Editions MSS
Editions MSS
Goldbarg’s Variants
§ 6.
The independent sadness of that independent crowd might possibly torment me, independently. Children, women, men.

Straight-backed sadness the crowd bears. As if torment would elevate, rather than demean.

A spastic voice would croak out of you then. Convulsive barks and gurgles of clenched jawings like torrid bursts of some shabby tropical wind groaning through the stiff storm-gutted trunk of your typically slouching form.

Such high-gear chortlings of a ratatat voice could only belie the proud burden of what you and your ilk, with pert carriages so smartly erect, call womaninity. The oracular, no doubt, witticisms of inspired glossolalia.

It’s cool of you to love me, and let others love me too. Only the cool, not fools, follow where this cool escort leads. Through the cool talus of the cool abyss.

Gray fools we are, me and the others. In love with a gray escort who’ll lead us straight over the gray cliff and onto the gray rocks below.

That ardent others could pluck a vibrant twang of animate expectation from living breathing sweating panting me! Or is it the slack throbbing ostinato pulse of moribund hope in vile and vilified, used, spent, cast-off, clammy me?

Me and the others can derive, at least, some exotic suspicion from it.

I find the shadow of shame to be spiral, don’t you? It tumbles back on itself as you walk forward, and even if you run and try to jump past its reach, its icy teeth find you and bite you and pull you back into its range and hold onto you like a dog shaking the life out of a paralyzed rabbit or your own terrified ulna. And there’s a sound to it as of storks clacking their curved beaks together in a spiral display of dominance or bonding or both.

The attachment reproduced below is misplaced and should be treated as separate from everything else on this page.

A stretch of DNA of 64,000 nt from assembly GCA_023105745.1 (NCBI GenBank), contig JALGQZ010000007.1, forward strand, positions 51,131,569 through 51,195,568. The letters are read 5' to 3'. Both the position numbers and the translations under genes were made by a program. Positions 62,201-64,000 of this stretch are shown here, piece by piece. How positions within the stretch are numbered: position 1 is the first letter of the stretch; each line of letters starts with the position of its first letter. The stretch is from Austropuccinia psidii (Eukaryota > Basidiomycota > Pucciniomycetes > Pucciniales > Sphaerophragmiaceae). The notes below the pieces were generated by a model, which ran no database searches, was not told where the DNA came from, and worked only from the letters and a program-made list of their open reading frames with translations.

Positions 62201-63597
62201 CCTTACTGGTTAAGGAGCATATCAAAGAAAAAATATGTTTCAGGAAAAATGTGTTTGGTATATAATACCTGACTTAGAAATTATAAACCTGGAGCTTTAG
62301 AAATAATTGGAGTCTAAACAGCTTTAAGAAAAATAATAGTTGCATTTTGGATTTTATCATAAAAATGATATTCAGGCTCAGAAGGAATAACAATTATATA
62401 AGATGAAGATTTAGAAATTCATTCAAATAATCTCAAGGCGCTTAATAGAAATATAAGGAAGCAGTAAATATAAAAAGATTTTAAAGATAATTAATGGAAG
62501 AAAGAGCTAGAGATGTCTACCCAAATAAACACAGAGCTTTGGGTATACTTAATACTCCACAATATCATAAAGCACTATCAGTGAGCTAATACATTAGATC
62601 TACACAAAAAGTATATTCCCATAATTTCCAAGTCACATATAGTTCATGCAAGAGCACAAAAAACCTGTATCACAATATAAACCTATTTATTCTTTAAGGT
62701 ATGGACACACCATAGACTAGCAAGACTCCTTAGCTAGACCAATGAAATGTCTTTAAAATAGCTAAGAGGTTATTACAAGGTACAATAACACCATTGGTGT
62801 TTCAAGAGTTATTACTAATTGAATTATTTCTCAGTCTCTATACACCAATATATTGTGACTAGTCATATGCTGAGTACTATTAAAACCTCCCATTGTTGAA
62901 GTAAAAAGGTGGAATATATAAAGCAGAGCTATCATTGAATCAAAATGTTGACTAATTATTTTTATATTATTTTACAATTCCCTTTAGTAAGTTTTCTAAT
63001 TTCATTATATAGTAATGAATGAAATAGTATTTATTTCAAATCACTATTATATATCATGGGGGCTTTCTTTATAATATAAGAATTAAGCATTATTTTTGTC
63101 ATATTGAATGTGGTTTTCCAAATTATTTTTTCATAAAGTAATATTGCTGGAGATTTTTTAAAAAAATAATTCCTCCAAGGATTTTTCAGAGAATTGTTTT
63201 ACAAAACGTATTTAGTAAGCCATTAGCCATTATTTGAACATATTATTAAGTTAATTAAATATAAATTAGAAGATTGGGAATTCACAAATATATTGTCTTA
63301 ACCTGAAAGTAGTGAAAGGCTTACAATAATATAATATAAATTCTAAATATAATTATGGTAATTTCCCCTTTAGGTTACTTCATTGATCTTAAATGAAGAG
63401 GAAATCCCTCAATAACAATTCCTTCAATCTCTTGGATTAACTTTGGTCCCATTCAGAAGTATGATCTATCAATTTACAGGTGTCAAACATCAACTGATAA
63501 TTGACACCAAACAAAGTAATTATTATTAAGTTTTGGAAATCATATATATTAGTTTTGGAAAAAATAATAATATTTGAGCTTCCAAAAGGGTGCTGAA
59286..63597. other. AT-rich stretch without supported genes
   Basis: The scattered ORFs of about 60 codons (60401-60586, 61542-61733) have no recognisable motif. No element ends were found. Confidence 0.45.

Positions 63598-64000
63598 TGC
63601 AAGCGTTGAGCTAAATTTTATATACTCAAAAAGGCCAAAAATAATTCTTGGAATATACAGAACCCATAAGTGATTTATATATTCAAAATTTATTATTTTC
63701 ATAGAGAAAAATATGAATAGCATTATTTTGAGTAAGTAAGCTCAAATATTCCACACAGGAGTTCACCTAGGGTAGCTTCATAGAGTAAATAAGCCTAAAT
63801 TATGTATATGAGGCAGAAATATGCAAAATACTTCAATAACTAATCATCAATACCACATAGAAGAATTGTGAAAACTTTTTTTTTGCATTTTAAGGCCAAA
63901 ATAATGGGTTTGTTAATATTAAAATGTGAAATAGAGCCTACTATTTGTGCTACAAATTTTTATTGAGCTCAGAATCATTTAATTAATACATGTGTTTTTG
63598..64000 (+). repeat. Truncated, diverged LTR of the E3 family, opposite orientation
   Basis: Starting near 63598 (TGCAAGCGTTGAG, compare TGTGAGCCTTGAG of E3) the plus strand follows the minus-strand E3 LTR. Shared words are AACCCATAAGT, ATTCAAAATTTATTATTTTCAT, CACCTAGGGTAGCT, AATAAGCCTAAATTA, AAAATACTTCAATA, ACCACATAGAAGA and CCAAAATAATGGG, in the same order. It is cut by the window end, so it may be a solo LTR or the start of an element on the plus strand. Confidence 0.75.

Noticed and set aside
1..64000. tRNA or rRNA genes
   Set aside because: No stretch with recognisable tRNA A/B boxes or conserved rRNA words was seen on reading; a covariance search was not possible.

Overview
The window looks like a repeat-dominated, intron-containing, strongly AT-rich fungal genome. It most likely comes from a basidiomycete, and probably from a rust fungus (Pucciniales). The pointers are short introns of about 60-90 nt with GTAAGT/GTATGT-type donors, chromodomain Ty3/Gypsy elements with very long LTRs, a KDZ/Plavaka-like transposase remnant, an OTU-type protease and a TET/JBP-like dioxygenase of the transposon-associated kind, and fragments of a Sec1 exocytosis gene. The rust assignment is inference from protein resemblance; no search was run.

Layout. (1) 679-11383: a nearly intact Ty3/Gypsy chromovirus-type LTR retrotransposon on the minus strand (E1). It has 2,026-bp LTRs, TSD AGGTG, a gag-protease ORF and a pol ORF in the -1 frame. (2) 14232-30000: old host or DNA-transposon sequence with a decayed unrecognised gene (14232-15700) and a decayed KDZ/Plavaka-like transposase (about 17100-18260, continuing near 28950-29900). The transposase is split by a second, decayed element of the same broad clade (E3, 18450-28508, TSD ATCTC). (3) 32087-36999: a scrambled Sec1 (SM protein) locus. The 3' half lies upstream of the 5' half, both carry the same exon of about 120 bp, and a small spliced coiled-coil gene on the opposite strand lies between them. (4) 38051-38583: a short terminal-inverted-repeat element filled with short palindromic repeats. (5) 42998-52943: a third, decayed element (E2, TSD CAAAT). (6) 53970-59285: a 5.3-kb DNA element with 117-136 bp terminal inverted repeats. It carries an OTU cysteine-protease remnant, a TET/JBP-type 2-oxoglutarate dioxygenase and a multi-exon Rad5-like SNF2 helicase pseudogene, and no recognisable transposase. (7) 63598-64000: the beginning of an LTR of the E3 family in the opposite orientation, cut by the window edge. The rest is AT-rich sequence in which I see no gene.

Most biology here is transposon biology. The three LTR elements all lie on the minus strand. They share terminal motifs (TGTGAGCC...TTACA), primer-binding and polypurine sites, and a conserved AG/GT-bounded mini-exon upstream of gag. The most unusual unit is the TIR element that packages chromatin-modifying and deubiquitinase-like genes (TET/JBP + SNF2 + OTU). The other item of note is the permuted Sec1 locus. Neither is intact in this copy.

That sound, rather, is of storks drunkenly circling and plunging, circling and plunging, in and out of the sky in search of adequate nesting materials. It’s their ice. I mean, their wings. You can see their shadows dancing drunkenly over the ice. Did I say ice again? I meant teeth. I mean find. I can’t seem to find the right word. Plains, prairie, savannah, steppe, veldt, grassland. That’s it. Grass. I find shame to be no different than being drunk, and no shadow in it at all.

This soft writing’s a living monument to our soft-spoken DP, the oft-spoken of F. Maa. When I was living with him he showed me a soft way to knock the living shit out of your opponent with a surprise sacrifice of a softly placed knight for the strategically pivotal king’s bishop’s pawn.